Legislative Council of Kenya

The Legislative Council of Kenya (LegCo) was the legislature of Kenya between 1907 and 1963. It was modelled on the Westminster system. It began as a nominated, exclusively European institution and evolved into an elected legislature with universal suffrage. It was succeeded by the National Assembly in 1963.

Early years Edit

On 26 October 1906 an Order in Council was issued in London defining a new constitution for the East Africa Protectorate. The post of Commissioner was replaced with that of Governor and Executive and Legislative Councils, consisting of both official and unofficial members, were created.[1]

The first Legislative Council met on 7 August 1907.[2] The meeting was attended by the Governor, Sir James Sadler, six officially appointed members – Henry Currie, Charles Bowring, Charles William Hobley, J. Montgomery, R.M. Coombe and Colonel J. Wilson – and two unofficial members, J.H. Wilson from Mombasa and Lord Delamere.[1] The first Council consisted solely of persons of European descent.

On 21 September 1909 Alibhai Mulla Jeevanjee was appointed to the Council, becoming the first Asian and non-European member. Governor Sir Percy Girouard opposed his nomination, but he was overruled by the Colonial Office who were keen to appoint a representative for the Indian community.[3]

From 1911 the European settler community demanded the right to elect the unofficial members sitting in the Council, a request which was regularly denied by the Colonial Office. In 1917 the nominated members of the Council resigned their seats in protest, only returning on the promise by the Colonial Office that they would take steps to introduce legislation at cessation of the First World War.

Introduction of elections Edit

The Legislative Council Ordinance, 1919 expanded the Council to seventeen official members, including eleven European members elected by European residents. European women were now eligible to become members for the first time. The first elections under this new system took place in 1920.

The Legislative Council (Amendment) Ordinance of 1924 provided that there should be five members elected to represent the Indian community and one member to represent the Arab community. In the 1924 elections, Hamed Mohamed bin Issa became the first elected Arab member; however, the Indian community abstained from putting forward candidates in protest at not being given parity of seats with the European community. Reverend J.W. Arthur became the first official member nominated to represent the interests of the African community.[4] A single Indian candidate, Ahmad Hussein Malik, participated in the 1927 elections and was duly returned unopposed. Following the elections, four Indians were also nominated as members. Indian seats were filled from the 1931 elections onwards.

Eliud Mathu became the first African member when he was nominated by the Governor to represent the African community at the 1944 elections. Benaiah Ohanga became the second African member in 1946.[4]

Wider franchise Edit

In 1951 legislation was enacted providing for the election of 14 Europeans, six Asians and one Arab member. In addition, six Africans and one Arab would be nominated. This would result in there being 28 non-government members and 26 government members. The first elections held under this system were held in 1952.

The Lyttleton Constitution of 1954 introduced significant reforms. A Council of Ministers was created, with six official members from the Civil Service, two nominated members and six unofficial members all appointed by the Governor. The six unofficial members were appointed from elected members, three of which were European, two Asian, and one African. The first African minister was Benaiah Ohang.[4]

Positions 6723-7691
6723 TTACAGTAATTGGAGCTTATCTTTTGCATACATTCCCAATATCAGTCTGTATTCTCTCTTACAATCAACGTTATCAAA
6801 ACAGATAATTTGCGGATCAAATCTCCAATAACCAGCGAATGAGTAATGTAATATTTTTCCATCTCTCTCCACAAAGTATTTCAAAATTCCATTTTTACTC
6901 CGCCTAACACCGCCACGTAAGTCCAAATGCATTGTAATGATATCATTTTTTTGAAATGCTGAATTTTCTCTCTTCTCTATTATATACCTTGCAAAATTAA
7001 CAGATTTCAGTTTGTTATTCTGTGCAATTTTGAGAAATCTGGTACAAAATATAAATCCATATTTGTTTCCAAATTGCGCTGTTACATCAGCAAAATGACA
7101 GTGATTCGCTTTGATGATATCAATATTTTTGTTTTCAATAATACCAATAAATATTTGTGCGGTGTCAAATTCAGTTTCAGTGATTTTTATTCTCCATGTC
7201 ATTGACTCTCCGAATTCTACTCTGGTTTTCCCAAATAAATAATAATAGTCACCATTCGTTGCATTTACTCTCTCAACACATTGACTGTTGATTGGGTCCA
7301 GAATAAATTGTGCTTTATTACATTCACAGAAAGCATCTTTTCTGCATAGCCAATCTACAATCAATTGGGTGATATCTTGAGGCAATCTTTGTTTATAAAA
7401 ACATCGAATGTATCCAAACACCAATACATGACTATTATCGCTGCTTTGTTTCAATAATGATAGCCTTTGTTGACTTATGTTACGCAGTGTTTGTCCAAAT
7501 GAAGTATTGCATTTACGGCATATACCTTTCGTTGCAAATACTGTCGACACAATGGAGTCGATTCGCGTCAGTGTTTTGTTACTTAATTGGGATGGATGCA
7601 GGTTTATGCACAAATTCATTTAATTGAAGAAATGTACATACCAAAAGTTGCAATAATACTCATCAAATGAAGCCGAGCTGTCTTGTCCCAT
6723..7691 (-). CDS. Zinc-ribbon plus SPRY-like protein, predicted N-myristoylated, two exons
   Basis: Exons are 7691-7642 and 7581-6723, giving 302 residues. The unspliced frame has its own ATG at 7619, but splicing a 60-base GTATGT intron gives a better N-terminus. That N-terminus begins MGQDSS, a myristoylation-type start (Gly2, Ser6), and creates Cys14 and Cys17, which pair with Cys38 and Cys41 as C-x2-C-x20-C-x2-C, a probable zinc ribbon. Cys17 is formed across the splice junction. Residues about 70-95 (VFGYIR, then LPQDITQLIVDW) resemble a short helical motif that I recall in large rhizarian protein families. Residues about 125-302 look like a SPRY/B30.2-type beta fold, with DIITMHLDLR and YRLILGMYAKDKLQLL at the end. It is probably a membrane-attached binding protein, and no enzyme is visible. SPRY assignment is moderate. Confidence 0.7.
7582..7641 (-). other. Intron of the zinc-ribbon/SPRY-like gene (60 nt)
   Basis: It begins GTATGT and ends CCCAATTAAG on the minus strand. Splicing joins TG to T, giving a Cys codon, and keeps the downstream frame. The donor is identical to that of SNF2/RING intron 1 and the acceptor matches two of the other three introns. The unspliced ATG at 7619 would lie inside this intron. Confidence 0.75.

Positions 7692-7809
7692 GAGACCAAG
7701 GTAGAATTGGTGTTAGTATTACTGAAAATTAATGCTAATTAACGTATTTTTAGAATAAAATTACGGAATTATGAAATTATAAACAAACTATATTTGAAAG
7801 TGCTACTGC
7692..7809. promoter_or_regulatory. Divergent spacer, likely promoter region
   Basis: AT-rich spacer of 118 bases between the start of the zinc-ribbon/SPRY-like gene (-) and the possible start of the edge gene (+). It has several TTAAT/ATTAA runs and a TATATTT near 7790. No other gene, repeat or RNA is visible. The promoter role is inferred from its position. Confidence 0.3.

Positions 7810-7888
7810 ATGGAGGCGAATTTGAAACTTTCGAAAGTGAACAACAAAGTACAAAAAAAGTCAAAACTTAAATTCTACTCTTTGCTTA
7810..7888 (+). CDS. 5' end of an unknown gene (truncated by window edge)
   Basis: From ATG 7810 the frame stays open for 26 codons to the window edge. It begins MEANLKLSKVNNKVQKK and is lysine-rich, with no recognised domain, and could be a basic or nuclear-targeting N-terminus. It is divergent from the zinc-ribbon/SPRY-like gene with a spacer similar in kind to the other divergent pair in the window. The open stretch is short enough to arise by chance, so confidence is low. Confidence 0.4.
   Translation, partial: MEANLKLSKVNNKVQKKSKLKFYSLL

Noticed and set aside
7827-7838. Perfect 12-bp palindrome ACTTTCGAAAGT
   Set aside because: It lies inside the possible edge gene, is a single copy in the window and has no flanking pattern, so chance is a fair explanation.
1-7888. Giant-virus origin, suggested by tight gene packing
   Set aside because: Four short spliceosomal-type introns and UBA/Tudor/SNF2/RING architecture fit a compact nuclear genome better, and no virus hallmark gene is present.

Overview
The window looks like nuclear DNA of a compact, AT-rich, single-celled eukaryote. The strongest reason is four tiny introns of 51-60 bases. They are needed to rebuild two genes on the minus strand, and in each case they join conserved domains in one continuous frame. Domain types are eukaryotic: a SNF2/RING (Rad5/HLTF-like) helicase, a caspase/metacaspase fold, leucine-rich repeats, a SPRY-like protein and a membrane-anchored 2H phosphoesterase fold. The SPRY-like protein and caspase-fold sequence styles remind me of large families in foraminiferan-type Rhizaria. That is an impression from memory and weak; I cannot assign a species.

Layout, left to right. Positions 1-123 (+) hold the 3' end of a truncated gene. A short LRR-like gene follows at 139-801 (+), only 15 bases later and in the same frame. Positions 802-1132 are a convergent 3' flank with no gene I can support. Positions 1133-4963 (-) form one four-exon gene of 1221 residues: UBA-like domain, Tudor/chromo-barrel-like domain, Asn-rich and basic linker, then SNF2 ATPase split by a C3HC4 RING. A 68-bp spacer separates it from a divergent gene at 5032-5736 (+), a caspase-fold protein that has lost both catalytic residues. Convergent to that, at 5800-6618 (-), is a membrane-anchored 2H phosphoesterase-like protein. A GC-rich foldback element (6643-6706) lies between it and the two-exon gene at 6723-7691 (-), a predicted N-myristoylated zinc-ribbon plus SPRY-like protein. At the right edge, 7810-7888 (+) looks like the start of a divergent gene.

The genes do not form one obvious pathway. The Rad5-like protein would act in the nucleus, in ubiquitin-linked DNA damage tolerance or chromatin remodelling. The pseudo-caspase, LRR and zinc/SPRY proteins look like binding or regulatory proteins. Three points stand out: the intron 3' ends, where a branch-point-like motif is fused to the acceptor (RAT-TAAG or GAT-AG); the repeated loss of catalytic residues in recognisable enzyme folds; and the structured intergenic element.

The first elections under the new system were held in 1956. Elected representation was introduced for Africans, with elections held to fill the eight seats the following year; Bernard Mate, Ronald Ngala, Tom Mboya, Oginga Odinga, Masinde Muliro, Lawrence Oguda, Daniel arap Moi and James Muimi became the first African elected members.[4]

In 1958, the Council was expanded again, this time under the Lennox-Boyd Constitution and now consisted of fourteen Africans, fourteen Europeans, three Asians and three Arabs. The Lennox-Boyd Constitution was amended following the first Lancaster House Conference in 1960, after which the Council of Ministers was limited to sixteen members, of which four were civil servants, four African, three European and one Asian.[4]

The 1961 elections were the first to have a majority of African seats; the 65-member Council had twelve appointed members, 33 general seats and 20 reserved seats for minority communities (ten for Europeans, eight for Indians and two for Arabs).[5] Primary elections were held for the reserved seats by members of the respective communities, and candidates receiving at least 25% of the vote advanced to the main elections,[6] where all registered voters could vote for them.

In 1962 the Lancaster Constitution stipulated that the Legislative Council was to be succeeded by a bicameral parliament consisting of a Senate and House of Representatives. The 1963 elections were the first to the new legislature.

List of elections Edit

See also Edit

References Edit

  1. ^ a b Ross W. McGregor (2012) Kenya from Within: A Short Political History, Routledge
  2. ^ Robert M. Maxon & Thomas P. Ofcansky (2014) Historical Dictionary of Kenya, Rowman & Littlefield, p203
  3. ^ Abdullahi Sara, Kenya at a Crossroads: Administration and Economy Under Sir Percy Girouard, 1909–1912, Lexington Books, 22 Oct 2015
  4. ^ a b c d e History of the Parliament of Kenya Parliament of Kenya
  5. ^ Elections in Kenya African Election Database
  6. ^ Maxon & Ofcansky, p202